Georgetown Solar 02



ANS and Earthjustice oppose findings in Proposed Georgetown Solar Farm Social and Economic Justification Report

FOR IMMEDIATE RELEASE - Tuesday, August 27, 2019 

For more information, contact Director of Marketing and Communications,, 240-899-9019or Director of Conservation Eliza Cava,, 305-310-7149.  

On Friday, August 23, the last day comments could be offered, Audubon Naturalist Society and Earthjustice submitted a hard-hitting letter in opposition to findings in the Origis Energy’s Social and Economic Justification Report for the Georgetown University solar project.

The report came at the request of the Maryland Department of the Environment, which asked for it as part of Maryland’s antidegradation policy under the Clean Water Act. ANS worked with lawyers from Earthjustice to co-author a comment letter addressing this report and its glaring shortcomings. Much of the report and our comments revolve around the fact that the planned location of the solar farm is a property with two Tier II streams running through it- Wards Run I and Wards Run II. A Tier II rating is the highest water quality designation in Maryland. It means that these streams are extremely clean. Water bodies have something of a super-power, called assimilative capacity, which indicates how much more damage can be done to a body before the water quality is significantly impacted. Recently, it was found that Wards Run I has almost no assimilative capacity left, which triggered Maryland’s Antidegradation Policy.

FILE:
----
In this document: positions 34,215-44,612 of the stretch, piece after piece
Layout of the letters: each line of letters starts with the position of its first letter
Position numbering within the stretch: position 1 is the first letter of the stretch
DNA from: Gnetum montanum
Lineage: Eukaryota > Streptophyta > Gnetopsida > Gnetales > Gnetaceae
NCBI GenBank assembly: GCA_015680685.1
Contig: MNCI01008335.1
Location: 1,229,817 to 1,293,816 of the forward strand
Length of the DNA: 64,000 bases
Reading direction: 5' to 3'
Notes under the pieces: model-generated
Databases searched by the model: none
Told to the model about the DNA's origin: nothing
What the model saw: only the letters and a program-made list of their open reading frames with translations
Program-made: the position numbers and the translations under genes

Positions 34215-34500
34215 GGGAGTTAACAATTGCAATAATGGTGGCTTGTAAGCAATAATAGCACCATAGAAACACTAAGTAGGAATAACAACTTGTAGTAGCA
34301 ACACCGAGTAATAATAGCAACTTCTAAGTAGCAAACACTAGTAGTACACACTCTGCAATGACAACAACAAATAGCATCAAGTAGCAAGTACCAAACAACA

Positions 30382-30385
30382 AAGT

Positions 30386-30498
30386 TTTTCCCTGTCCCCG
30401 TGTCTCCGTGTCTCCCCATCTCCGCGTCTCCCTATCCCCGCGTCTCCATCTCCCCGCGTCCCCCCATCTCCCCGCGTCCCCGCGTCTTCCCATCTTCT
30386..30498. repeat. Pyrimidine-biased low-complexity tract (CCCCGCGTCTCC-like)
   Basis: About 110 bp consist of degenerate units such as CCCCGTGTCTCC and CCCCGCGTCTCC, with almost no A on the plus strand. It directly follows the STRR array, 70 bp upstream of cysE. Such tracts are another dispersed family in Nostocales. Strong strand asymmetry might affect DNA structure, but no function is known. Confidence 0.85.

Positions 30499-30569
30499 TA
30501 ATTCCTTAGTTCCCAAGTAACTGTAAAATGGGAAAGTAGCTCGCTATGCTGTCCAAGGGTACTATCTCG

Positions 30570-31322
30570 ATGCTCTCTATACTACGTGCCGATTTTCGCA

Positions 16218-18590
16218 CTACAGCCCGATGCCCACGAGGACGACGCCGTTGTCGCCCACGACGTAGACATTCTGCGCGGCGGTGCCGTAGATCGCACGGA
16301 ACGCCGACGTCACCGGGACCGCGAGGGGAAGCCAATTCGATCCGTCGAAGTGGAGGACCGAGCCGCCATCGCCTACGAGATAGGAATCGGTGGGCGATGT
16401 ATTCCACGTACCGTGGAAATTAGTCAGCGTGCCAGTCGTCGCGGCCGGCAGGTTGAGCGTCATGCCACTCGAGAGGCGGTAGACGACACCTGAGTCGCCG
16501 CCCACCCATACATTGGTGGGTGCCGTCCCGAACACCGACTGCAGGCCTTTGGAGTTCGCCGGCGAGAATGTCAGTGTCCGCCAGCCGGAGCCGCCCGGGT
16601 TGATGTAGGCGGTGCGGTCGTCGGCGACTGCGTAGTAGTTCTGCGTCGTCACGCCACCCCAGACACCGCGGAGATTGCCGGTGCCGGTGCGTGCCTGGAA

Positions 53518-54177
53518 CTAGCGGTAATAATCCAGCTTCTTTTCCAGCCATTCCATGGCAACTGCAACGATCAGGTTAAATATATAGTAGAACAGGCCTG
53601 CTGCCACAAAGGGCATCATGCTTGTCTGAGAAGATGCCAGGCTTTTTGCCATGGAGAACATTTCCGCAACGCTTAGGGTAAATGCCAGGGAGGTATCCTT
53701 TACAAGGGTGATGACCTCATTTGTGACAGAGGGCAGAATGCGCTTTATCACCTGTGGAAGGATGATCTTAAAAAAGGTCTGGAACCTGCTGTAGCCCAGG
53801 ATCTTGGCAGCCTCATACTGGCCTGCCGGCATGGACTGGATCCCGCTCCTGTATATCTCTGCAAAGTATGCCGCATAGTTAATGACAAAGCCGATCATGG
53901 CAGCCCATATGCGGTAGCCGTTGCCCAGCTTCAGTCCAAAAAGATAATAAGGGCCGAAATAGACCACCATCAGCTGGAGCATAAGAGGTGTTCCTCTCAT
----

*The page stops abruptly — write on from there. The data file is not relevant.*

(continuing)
Maryland’s Antidegradation Policy says that if a project is going to degrade water quality of a Tier II stream, there must be enough social and economic need for the project. Origis Energy’s report argues that the solar farm is necessary for residents of Southern Maryland, and that it won’t significantly harm the environment. ANS and Earthjustice identified several key errors in Origis’s arguments, and found it contains nothing that justifies cutting down an intact and irreplaceable forest.

“The Nanjemoy Forest represents the ‘lungs of D.C.,’ much as the Amazon Rainforest represents the ‘lungs of the world,’” said Conservation Director Eliza Cava. “To lose it would be tantamount to an act of violence. We’re asking MDE to protect this land that provides for our region in so many ways.”

Read our entire comment letter at this link.


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 About ANS: Throughout its history, ANS has championed nature for all by playing a pivotal role in conserving our region's iconic natural places from development including the C&O Canal, Dyke Marsh and, most recently, Ten Mile Creek. Past ANS member and board president, Rachel Carson, author of Silent Spring, is credited with launching the now global environmental movement. ANS's nature experts provide hundreds of opportunities each year for children and adults to enjoy, learn about, and protect the environment.